PnC: Do you always know what your next book will be, or do you surprise yourself by stumbling upon a great idea?
E.L.: Whenever I start looking for my next book idea, I start with a blank slate. I wish I had a standing list of ideas, but I don’t. So I rely on a kind of forced serendipity. I read everything. I visit museums and libraries. I sometimes wander the stacks of my favorite library and pull out books at random, hoping something will jump start my thinking. It’s generally a miserable time, but something always rises to the fore, and off I go. Or at least that’s been the case so far.

PnC: How much leeway do you give yourself with regards to historical research? Are you a stickler for absolute accuracy - or do you give yourself a bit of artistic license?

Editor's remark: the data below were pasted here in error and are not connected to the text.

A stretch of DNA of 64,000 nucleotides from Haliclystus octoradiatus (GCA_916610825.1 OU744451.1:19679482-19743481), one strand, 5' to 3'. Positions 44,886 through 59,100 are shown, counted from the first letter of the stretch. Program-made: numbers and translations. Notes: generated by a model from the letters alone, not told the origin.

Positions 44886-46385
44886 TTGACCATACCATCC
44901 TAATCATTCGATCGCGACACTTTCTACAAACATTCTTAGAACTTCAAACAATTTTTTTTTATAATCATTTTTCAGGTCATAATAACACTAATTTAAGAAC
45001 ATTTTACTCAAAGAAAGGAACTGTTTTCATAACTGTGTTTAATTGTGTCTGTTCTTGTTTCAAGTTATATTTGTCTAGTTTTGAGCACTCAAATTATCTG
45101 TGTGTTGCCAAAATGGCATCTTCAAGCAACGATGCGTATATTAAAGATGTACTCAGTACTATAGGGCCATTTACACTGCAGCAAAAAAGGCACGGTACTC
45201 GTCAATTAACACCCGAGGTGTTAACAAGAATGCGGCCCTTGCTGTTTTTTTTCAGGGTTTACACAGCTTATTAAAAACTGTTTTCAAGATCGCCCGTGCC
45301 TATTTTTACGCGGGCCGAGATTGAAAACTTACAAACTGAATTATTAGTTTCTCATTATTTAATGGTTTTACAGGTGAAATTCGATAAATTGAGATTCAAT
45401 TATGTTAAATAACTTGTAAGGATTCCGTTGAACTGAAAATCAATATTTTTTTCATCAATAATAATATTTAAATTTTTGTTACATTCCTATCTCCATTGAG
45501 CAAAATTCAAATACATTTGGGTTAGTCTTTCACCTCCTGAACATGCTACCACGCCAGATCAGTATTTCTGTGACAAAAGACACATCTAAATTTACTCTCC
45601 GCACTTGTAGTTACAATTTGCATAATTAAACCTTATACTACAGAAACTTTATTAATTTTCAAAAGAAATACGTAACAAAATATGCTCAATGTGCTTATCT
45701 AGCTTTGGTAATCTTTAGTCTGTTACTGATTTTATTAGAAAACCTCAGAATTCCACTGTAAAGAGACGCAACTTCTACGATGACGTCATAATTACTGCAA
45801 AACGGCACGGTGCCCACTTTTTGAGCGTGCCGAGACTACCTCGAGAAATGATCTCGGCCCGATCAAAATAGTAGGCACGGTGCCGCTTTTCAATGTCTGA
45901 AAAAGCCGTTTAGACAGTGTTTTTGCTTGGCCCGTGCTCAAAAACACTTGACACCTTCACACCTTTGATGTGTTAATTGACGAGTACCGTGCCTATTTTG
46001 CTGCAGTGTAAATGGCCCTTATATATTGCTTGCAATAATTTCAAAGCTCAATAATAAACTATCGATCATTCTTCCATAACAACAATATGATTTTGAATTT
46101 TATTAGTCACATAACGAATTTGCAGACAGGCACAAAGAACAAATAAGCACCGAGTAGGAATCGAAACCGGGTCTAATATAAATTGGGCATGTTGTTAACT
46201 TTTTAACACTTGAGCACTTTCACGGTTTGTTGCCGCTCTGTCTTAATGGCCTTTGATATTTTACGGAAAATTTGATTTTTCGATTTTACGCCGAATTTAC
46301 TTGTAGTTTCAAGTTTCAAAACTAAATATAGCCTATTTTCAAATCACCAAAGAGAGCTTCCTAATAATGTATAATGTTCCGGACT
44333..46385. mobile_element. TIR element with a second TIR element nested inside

E.L.: I’m a stickler. The key is to go the distance, immerse yourself in archives and libraries. It’s the little details that bring a story to life, but you have to look long and hard for the best nuggets. Unfortunately, some writers try to take shortcuts by inventing conversation and creating composite characters—at which point they leave the world of nonfiction. It’s funny—I’ve had people point to things in my books that are in quotes and say, “Well, you must have made this up. This is dialogue.” But, as I note at the start of all my books, anything between quotes is from an actual historical document, be it a letter, interview, court transcript, or whatever. Only rarely is it even dialogue. It’s the reader’s imagination that takes what I write and turns it into something lively and real. I just provide the raw material in a coherent, chronological structure.

PnC: You seem to average about four years between books. How is this time spent?